Now why is it necessary? the many existing libraries that are written. tten in C or C++ that use P threads and can be compiled to azzam and run in multi-threaded mode, allowing different threads to work on the same data in parallel, as well as enabling new capabilities for applications that take advantage of multi-threaded execution. You would see performance scale with the number of threads, so the threading proposal is based on primitives that already exist in the web platform. The web supports multi-threaded execution using web workers and that is exactly what is used to introduce web-to-web multi-threaded execution. join workers handicapweb is that they don't share mutable data with each other, but instead rely on message passing for communication via the post message, so if so, they would rely on message passing for communication, so each of these web assembly threads run in a web worker but their shared web assembly memory allows them to work with the same data and have them run close to native speeds, the shared linear memory here is built into the array buffer shared JI, so if you look at this diagram, each of these threads runs in a web worker and can have a web assembly that instantiates it with the same linear memory, which means that the instances operate on shared memory but have its own separate execution stacks so the api for creating a web assembly memory remains almost the same if you look at the first line there it creates a web assembly memory with a shared flag and a mandatory max this creates a shared path before below with the initial size we've specified there which is one page of memory so with all these threads operating on the same memory how do we make sure the threads data is consistent?
Atomic modifications allow us to do some level of synchronization, so that when one thread works and atomic operation, the other thread sees it as happening instantly, but full synchronization often requires actually blocking one thread until another thread finishes. run so the h proposal as an example implementation of mutex and lay out how you would use this on a JavaScript host if you look closely there are subtle differences between what you would do in a worker and what you would do on the main thread , so on the main thread the Trilok mutex method is called which attempts to lock a mutex at the given address, it returns 1 if the mutex is successfully locked or 0 otherwise and on the worker thread it will lock a mutex at the given address retrying until successful so basically the reason it's like this is that on the web you can't block the main thread and this is something that is useful to have into account when using thread primitives, so what is the current state of this proposal? the proposal itself is fairly stable, but there is work in progress to formalize the memory model that uses the shared array buffer.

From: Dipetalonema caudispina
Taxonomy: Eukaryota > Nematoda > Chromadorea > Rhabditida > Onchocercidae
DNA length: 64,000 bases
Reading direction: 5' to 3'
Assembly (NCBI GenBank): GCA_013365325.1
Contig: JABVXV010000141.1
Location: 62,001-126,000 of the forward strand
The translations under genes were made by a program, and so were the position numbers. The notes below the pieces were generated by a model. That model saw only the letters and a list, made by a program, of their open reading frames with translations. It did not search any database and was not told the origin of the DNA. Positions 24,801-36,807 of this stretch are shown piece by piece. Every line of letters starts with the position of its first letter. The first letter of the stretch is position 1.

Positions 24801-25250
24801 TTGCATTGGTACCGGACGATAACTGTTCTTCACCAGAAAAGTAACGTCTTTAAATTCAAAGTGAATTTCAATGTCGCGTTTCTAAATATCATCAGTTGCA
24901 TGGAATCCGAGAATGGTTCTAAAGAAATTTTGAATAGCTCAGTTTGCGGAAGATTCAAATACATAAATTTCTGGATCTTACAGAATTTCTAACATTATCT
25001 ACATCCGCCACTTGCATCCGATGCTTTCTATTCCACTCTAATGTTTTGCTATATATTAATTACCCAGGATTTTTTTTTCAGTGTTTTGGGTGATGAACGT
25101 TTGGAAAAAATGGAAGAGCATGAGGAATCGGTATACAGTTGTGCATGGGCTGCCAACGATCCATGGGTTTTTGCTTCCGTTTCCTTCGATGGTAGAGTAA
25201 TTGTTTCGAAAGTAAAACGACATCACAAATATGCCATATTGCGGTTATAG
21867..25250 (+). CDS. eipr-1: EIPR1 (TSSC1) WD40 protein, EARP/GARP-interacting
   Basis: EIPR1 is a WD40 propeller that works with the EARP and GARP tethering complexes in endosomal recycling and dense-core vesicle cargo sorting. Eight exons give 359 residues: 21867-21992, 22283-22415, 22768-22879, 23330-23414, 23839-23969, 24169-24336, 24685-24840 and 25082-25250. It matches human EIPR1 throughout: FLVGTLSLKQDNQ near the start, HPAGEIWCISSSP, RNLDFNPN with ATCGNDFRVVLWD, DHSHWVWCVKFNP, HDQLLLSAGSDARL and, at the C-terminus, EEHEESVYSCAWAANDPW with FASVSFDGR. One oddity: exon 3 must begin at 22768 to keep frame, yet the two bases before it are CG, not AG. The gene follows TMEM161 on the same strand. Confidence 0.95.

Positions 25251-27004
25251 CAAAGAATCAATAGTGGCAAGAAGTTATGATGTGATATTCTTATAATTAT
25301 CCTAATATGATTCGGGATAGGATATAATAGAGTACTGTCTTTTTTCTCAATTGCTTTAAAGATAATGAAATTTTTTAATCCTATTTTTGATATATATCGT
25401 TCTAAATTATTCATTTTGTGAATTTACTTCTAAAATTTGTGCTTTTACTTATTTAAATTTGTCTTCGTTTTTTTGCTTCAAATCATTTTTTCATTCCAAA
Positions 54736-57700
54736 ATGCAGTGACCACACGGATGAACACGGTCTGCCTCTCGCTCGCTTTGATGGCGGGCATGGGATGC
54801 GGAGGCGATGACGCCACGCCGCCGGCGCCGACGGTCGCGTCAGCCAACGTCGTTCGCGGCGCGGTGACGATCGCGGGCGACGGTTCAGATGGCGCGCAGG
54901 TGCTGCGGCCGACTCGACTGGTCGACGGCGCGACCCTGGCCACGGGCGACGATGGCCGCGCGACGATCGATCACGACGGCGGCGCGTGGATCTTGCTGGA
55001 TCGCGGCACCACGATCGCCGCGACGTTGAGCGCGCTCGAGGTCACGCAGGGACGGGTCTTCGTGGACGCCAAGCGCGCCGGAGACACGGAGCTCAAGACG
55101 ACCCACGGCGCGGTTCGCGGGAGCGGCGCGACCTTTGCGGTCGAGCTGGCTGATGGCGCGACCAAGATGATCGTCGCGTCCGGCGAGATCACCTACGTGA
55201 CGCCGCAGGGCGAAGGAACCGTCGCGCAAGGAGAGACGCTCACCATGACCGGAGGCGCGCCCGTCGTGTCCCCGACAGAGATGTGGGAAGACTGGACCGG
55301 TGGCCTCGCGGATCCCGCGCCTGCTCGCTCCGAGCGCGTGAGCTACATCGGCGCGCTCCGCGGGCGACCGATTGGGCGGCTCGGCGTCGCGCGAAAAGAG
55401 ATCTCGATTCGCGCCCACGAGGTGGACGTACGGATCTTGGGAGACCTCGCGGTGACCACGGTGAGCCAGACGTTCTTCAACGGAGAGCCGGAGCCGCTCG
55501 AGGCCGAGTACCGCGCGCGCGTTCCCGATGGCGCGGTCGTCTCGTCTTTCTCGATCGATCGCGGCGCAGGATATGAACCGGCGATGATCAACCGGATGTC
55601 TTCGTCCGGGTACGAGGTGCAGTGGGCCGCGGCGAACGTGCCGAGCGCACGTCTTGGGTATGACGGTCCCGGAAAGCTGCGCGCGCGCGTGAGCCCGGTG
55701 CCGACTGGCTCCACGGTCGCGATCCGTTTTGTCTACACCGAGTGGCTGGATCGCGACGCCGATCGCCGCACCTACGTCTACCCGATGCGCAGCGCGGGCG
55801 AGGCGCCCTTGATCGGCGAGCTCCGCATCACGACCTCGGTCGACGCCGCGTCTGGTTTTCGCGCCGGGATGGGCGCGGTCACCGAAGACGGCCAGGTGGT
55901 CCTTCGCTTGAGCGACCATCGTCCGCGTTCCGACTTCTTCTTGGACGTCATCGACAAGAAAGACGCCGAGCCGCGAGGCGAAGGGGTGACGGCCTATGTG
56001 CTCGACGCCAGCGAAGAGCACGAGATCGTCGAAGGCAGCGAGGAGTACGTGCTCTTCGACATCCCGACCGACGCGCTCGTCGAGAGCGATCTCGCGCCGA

What really excites me here is that this ships in Chrome 74 and it's on by default so Surma mentioned QT earlier in the presentation and QT uses full threat support so this is something you can use in your applications today, since the shared memory primitive here is JavaScript's shared array buffer and that's temporarily disabled in some browsers, web assembly threads are currently not available by default in all browsers, but you can still try this on Firefox every night behind the banner. One of the goals of web assembly is to be a low-level abstraction on top of modern hardware.